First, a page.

Bowls club in strife

17:00, Sep 09 2010
BOWLED OVER: Rawhiti Bowling Club president Eric Rawson says there is no longer enough interest in bowls to keep the club viable. The 97-year-old club has applied to have its land rezoned so it can be sold.

MEMBERSHIP and financial woes are forcing a 97-year-old bowling club to consider closure and the sale of its land.

The Rawhiti Bowling Club in Remuera is applying to have the property rezoned with the intention of selling.

The prospect of rezoning is a concern to residents who want to retain the open green space.

Club president Eric Rawson says there are half as many bowlers in the east and bays as there were 11 years ago.

Remuera is home to two clubs.

"It comes back to members. Membership is going down – bowls is not the only sport that it's happening to," he says.


The lack of members makes finances tight and also means less competition within the ranks. Only one member has played at national level.

"There's no logical justification for two bowling clubs in Remuera," Mr Rawson says. "One of these days we're going to have to face the inevitable."

Any decision to sell will be made by the members.

Residents say it would be a shame to lose such a long-standing facility.

But they are more concerned the open space may become heavily developed.

The club – on the corner of Rangitoto Ave and Ranui Rd – is applying to have the zoning changed from open space 3 to residential 5.

That would allow one residential unit per 500 square metres of land.

Ara St resident Jude Eades says ideally the club would stay but the next best option would be a public park.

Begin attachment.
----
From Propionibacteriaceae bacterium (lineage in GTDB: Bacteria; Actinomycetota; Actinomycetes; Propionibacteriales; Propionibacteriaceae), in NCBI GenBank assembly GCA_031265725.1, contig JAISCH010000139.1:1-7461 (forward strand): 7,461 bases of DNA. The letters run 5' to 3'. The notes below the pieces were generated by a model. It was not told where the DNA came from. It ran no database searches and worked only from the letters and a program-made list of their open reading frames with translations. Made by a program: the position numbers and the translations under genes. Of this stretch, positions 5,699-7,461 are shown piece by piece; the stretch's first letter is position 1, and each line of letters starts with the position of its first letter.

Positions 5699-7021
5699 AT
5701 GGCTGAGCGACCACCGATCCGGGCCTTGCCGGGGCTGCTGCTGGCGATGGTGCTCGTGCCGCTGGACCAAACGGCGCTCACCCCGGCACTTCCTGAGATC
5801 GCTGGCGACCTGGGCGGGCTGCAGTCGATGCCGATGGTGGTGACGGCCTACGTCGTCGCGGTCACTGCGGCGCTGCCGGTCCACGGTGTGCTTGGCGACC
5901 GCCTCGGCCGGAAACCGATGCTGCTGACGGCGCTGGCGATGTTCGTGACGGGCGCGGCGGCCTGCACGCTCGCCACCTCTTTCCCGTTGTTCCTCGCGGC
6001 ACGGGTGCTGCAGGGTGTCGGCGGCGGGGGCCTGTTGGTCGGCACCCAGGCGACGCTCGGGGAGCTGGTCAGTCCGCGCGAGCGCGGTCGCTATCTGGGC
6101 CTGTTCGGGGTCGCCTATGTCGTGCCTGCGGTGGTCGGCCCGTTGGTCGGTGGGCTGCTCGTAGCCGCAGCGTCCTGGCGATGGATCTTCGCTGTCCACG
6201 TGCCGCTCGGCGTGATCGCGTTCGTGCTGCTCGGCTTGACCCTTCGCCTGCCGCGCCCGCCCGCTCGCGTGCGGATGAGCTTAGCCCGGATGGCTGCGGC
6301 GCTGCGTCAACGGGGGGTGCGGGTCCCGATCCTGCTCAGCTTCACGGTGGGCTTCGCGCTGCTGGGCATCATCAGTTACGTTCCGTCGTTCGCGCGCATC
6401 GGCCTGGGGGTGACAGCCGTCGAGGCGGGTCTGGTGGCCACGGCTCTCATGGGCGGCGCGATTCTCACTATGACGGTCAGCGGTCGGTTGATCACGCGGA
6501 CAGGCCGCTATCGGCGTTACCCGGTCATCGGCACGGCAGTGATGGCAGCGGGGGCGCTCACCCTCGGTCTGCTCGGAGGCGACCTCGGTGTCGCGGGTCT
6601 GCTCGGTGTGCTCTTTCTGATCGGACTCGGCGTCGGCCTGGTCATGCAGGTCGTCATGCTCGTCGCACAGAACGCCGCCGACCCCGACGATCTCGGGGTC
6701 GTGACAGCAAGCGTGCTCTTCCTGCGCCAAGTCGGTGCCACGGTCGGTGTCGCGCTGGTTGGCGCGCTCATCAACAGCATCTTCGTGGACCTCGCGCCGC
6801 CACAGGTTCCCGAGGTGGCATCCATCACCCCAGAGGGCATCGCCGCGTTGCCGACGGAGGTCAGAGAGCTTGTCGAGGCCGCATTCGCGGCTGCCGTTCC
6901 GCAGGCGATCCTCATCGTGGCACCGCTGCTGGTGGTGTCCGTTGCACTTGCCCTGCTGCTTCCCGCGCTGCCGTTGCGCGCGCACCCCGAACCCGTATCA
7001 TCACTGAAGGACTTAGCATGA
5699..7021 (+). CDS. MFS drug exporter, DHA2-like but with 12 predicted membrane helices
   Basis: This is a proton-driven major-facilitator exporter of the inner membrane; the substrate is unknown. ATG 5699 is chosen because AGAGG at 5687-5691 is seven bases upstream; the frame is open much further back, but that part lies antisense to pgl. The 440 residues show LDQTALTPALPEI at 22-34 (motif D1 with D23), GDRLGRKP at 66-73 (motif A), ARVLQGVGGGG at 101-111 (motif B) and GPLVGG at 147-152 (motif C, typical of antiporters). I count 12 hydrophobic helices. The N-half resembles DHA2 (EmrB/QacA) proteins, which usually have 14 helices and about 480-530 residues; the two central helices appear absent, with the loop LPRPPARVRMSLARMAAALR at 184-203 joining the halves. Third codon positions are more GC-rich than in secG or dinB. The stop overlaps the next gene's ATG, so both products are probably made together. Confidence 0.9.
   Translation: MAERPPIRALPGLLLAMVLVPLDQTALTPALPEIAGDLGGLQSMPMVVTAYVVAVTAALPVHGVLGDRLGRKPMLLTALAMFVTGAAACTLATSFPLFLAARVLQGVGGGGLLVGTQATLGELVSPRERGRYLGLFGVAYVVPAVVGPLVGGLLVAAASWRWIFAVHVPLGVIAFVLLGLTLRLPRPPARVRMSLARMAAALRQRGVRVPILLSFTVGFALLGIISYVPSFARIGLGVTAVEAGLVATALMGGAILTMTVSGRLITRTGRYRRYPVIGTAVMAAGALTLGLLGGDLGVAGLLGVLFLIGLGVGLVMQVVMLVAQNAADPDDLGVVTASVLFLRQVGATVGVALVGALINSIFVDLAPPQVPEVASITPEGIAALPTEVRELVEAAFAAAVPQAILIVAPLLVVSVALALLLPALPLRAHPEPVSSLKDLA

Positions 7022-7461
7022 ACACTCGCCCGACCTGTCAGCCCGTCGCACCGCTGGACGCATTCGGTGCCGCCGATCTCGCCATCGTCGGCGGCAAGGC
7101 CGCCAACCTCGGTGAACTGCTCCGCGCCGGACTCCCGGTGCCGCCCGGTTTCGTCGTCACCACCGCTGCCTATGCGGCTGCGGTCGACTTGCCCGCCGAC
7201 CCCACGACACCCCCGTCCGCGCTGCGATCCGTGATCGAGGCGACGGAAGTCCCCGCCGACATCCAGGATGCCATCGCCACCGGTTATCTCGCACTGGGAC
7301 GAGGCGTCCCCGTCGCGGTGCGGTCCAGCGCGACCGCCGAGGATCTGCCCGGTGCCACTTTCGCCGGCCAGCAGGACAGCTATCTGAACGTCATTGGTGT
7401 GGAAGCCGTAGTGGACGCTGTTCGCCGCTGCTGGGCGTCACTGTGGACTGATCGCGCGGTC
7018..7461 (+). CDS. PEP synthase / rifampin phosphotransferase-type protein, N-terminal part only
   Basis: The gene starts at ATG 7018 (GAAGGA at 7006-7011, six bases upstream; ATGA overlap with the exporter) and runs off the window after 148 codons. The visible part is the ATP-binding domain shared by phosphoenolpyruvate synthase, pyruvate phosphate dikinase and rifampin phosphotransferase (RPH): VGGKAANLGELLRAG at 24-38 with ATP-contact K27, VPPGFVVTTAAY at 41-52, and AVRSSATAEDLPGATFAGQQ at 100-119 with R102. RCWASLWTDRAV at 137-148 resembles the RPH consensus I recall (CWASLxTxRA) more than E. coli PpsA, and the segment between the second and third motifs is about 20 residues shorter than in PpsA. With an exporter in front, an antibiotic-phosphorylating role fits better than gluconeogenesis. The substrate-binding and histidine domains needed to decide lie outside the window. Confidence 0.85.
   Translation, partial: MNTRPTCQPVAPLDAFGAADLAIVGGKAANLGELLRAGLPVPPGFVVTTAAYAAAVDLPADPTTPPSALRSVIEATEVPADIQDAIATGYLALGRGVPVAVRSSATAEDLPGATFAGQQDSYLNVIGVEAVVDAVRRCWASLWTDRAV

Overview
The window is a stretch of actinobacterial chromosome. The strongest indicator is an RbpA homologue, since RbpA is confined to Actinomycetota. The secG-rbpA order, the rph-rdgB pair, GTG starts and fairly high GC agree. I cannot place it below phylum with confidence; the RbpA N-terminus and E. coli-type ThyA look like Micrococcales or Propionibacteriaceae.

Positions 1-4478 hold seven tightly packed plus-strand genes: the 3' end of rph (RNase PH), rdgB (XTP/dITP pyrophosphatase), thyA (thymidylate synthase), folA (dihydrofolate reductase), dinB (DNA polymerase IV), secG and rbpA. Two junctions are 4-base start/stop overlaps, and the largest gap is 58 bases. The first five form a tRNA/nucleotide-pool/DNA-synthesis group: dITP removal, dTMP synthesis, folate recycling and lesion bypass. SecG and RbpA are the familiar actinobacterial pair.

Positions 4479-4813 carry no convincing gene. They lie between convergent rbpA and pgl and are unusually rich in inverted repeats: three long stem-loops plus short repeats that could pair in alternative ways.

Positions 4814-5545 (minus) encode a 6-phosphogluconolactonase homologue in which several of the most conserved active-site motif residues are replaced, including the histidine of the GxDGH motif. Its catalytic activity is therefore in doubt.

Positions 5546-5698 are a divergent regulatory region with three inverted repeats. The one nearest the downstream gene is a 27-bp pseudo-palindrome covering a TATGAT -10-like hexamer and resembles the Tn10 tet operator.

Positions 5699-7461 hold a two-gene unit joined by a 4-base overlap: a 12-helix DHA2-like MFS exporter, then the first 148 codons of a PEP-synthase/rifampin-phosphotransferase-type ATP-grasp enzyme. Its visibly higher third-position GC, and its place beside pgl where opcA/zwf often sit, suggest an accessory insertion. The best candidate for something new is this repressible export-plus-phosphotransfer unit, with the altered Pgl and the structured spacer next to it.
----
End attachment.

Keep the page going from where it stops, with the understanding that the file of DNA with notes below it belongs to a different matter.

"I'm into keeping the green space," she says.

"If there's some available we should keep it for future generations."

Ms Eades is also concerned any new development will detract from the street's character.

"We all have heritage houses down here and if it does go residential we're concerned about what will go there."

Resident Troy Churton plans to formally oppose the rezoning application when it is open to submissions.

"Recreational zoned land is a dying resource. Save it for something else. I'm against the residential zoning full stop."

Hobson Community Board chairwoman Desley Simpson is looking into how to retain some of the land as a park.

"I don't think you can have too much open space," she says.

Auckland City Council streets and open spaces manager Emma Golightly says it is unlikely the council will buy the land because it has already allocated its 10-year budget for acquisition of open spaces.

She says there is a need for more sports fields but the site is too small and there are two other parks nearby – Waiata Reserve and Little Rangitoto Reserve.

East And Bays Courier